By J. Sharpe Smith, Inside Towers Technology Editor
The small cell business is ramping up: not to the anticipated levels of hundreds of thousands of units just yet, but by meeting the needs of municipalities, radio and antenna OEMs, and carriers as they come. One company laying a sound foundation for the future of small cells and C-band deployments, one buildout at a time, is Raycap.
Raycap, who acquired Stealth® Concealment Solutions in 2018, is ready for those really large orders with thousands of poles, but in the meantime, it can easily handle smaller orders. “At Raycap, we got a chance to start from scratch in our designs, development, layout, and facility logistics,” Ken Wedholm, Raycap Eastern Regional Sales Manager representing the Stealth product line, told Inside Towers.
Each municipality wants to protect its cityscape, whether it is historic or modern, and each neighborhood has a unique aesthetic and requirement for its small cells. “Some cities don’t want the same poles that they have two cities over. They want something unique and special to them,” Wedholm said. “That’s why we’ve always been extremely nimble in our manufacturing capabilities. We have the capabilities to switch gears on a dime to manufacture a different product, type, style or configuration meeting any custom needs.”
Wedholm seems to relish the challenge of designing each solution through interaction with the various stakeholders. “A lot of time, problems are presented that we’ve never seen before,” Wedholm said. “But it’s an opportunity for us to learn something new and carry that on to the next municipality or the next project. And for me, that’s great.”
Finding solutions with new pole, rooftop, cupola, or custom designs has helped Raycap expand its concealment configurations. With the combined capabilities across Raycap’s three U.S. facilities, shrouds, brackets and mounting options are also available. “For example, we have a standard lineup of 12 shrouds, but if a carrier or city doesn’t think any of them will look right, we can get to work on a fully functioning first article the following day that will fit the look they’re trying to achieve,” Wedholm said.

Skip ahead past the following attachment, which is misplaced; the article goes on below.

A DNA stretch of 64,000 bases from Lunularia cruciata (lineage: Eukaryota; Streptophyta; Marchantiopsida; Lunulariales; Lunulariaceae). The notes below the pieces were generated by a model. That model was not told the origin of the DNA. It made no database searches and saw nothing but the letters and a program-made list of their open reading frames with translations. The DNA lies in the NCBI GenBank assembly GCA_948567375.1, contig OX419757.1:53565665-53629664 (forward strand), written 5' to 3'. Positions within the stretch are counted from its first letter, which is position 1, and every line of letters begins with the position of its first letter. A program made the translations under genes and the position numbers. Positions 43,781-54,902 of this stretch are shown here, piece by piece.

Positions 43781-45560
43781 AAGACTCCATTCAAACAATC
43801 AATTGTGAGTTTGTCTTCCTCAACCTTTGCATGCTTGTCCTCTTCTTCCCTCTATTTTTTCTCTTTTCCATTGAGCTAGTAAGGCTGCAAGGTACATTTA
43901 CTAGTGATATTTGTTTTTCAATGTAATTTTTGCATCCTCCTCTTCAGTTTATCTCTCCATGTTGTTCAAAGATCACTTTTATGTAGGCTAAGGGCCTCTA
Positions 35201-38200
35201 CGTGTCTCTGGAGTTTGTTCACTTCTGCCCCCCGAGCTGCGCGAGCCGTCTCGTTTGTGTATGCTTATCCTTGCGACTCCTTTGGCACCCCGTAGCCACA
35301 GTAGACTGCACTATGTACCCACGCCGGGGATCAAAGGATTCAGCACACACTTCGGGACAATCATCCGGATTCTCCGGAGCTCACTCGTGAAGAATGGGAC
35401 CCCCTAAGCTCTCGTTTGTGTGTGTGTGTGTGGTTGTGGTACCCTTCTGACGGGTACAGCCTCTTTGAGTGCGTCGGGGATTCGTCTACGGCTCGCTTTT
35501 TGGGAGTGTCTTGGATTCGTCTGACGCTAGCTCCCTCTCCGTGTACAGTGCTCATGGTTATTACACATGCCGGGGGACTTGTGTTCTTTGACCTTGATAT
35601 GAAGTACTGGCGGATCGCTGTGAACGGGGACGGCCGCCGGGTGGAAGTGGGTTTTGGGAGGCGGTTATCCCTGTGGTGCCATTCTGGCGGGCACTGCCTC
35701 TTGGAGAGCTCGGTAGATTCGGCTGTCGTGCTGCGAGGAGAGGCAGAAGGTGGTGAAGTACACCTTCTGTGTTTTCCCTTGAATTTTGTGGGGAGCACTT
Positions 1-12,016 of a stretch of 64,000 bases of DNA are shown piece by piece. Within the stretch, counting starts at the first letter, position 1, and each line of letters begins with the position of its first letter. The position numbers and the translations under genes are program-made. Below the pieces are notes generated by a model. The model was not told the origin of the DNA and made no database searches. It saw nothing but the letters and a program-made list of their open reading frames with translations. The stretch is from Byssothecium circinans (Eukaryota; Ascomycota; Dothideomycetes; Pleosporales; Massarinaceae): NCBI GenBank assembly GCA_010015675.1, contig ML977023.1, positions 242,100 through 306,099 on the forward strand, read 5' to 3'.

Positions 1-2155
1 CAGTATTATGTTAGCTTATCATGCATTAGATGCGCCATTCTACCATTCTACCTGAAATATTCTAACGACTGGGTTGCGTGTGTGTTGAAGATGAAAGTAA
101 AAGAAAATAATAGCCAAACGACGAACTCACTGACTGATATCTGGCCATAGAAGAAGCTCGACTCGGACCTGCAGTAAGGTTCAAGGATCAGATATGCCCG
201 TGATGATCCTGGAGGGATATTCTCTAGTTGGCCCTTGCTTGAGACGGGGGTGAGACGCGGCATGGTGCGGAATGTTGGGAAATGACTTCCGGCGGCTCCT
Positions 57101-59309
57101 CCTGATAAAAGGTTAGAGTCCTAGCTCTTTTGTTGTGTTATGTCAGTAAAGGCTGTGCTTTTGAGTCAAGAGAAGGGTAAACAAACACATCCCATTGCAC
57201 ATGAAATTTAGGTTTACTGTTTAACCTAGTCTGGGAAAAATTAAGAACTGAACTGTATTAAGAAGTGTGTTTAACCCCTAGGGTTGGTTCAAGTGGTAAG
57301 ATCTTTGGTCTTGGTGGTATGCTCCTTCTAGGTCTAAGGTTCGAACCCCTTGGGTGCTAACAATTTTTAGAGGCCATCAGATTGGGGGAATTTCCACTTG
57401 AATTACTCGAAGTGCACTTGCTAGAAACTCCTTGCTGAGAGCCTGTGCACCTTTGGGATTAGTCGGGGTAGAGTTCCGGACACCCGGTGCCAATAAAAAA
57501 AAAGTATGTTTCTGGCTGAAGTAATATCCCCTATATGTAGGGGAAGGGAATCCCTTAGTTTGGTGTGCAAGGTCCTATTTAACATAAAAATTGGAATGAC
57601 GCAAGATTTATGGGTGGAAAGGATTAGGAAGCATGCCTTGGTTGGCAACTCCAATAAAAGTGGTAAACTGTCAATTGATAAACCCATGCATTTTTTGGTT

Today, Raycap provides all the components a carrier needs for small cell concealments including pole toppers, shrouds and other enclosures, power management solutions and factory integration. From delivering fully concealed or partially concealed small cell poles or side-mounted shrouds to pole toppers, bases, electric meters, AC disconnects, and surge protectors, Raycap is basically a one-stop-shop for macro and small cells projects. To fully integrate small cells, Raycap works with the OEMs, which provide detailed drawings of the products, or the actual products themselves. The final design of the small cell or concealment must precisely fit those components, and the result makes for an efficient installation.
Space is limited, especially in a small cell. The city will want to keep sites as streamlined as possible, particularly in a public right-of-way, while most carriers need to insert as much equipment (including radios and antennas) as possible. “We spend a lot of time with the carriers, in conjunction with the radio and antenna manufacturers, to specifically design around defined shapes and sizes,” Wedholm said. “We have the capabilities in-house to complete a design and analyze it to make sure it meets all of the requirements for LTE, 5G mmWave, C-band and future frequencies. We also have a full in-house thermal analysis lab that ensures we meet all the OEM’s highest standards.”
Although Raycap designs and builds its small cell concealments to the carriers’ specifications, there are a lot of steps involved in getting the small cell sites up and running. They must receive the green light from city planning and zoning, historical committees, and neighborhood boards, as well as the local utility provider.
“In the development of products, we go through many different stages,” Wedholm said. “It typically starts with an idea from a local construction manager or real estate person. They provide us with the proposed location as well as the equipment requirements and ask for a concept that will fit the parameters.”
In one example of how complicated designing a small cell can be, Raycap had to come up with a single design that needed the approval of the municipality and three carriers, all of which had different specifications for equipment, radios, shapes, sizes, and configurations.
“We worked directly with the municipality and each carrier to come up with a design that they all were comfortable with,” Wedholm said. “It took a fair amount of time, but we came up with a great design and in the end, there was no visual difference between each site. Mission accomplished.”
For more information visit about Raycap’s Stealth concealments, visit www.raycap.com.
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